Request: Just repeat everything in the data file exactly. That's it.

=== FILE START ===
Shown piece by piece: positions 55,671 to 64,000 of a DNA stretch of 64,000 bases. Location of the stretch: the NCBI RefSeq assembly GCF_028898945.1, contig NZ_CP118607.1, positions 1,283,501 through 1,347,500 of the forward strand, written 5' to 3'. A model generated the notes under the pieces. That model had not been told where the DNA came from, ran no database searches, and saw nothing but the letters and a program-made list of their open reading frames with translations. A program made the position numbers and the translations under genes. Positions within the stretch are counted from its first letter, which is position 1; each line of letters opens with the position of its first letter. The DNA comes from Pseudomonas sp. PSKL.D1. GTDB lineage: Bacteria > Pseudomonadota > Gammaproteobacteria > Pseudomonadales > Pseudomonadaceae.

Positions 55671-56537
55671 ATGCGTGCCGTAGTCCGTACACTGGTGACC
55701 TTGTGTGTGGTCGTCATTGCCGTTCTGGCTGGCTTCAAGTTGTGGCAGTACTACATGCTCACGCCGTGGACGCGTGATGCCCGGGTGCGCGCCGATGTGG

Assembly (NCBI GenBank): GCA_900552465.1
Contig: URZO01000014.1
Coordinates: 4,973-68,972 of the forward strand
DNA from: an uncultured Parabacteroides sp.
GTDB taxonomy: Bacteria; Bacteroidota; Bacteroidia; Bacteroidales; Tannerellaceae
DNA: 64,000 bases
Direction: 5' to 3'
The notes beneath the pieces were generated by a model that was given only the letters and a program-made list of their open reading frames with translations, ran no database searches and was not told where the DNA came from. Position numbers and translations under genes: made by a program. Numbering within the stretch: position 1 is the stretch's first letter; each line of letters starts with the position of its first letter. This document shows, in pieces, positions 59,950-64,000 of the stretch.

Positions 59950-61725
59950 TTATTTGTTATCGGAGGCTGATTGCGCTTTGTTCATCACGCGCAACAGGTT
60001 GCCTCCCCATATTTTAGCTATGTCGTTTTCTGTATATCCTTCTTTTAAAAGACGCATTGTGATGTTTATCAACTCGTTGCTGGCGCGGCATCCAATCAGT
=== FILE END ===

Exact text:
Shown piece by piece: positions 55,671 to 64,000 of a DNA stretch of 64,000 bases. Location of the stretch: the NCBI RefSeq assembly GCF_028898945.1, contig NZ_CP118607.1, positions 1,283,501 through 1,347,500 of the forward strand, written 5' to 3'. A model generated the notes under the pieces. That model had not been told where the DNA came from, ran no database searches, and saw nothing but the letters and a program-made list of their open reading frames with translations. A program made the position numbers and the translations under genes. Positions within the stretch are counted from its first letter, which is position 1; each line of letters opens with the position of its first letter. The DNA comes from Pseudomonas sp. PSKL.D1. GTDB lineage: Bacteria > Pseudomonadota > Gammaproteobacteria > Pseudomonadales > Pseudomonadaceae.

Positions 55671-56537
55671 ATGCGTGCCGTAGTCCGTACACTGGTGACC
55701 TTGTGTGTGGTCGTCATTGCCGTTCTGGCTGGCTTCAAGTTGTGGCAGTACTACATGCTCACGCCGTGGACGCGTGATGCCCGGGTGCGCGCCGATGTGG

Assembly (NCBI GenBank): GCA_900552465.1
Contig: URZO01000014.1
Coordinates: 4,973-68,972 of the forward strand
DNA from: an uncultured Parabacteroides sp.
GTDB taxonomy: Bacteria; Bacteroidota; Bacteroidia; Bacteroidales; Tannerellaceae
DNA: 64,000 bases
Direction: 5' to 3'
The notes beneath the pieces were generated by a model that was given only the letters and a program-made list of their open reading frames with translations, ran no database searches and was not told where the DNA came from. Position numbers and translations under genes: made by a program. Numbering within the stretch: position 1 is the stretch's first letter; each line of letters starts with the position of its first letter. This document shows, in pieces, positions 59,950-64,000 of the stretch.

Positions 59950-61725
59950 TTATTTGTTATCGGAGGCTGATTGCGCTTTGTTCATCACGCGCAACAGGTT
60001 GCCTCCCCATATTTTAGCTATGTCGTTTTCTGTATATCCTTCTTTTAAAAGACGCATTGTGATGTTTATCAACTCGTTGCTGGCGCGGCATCCAATCAGT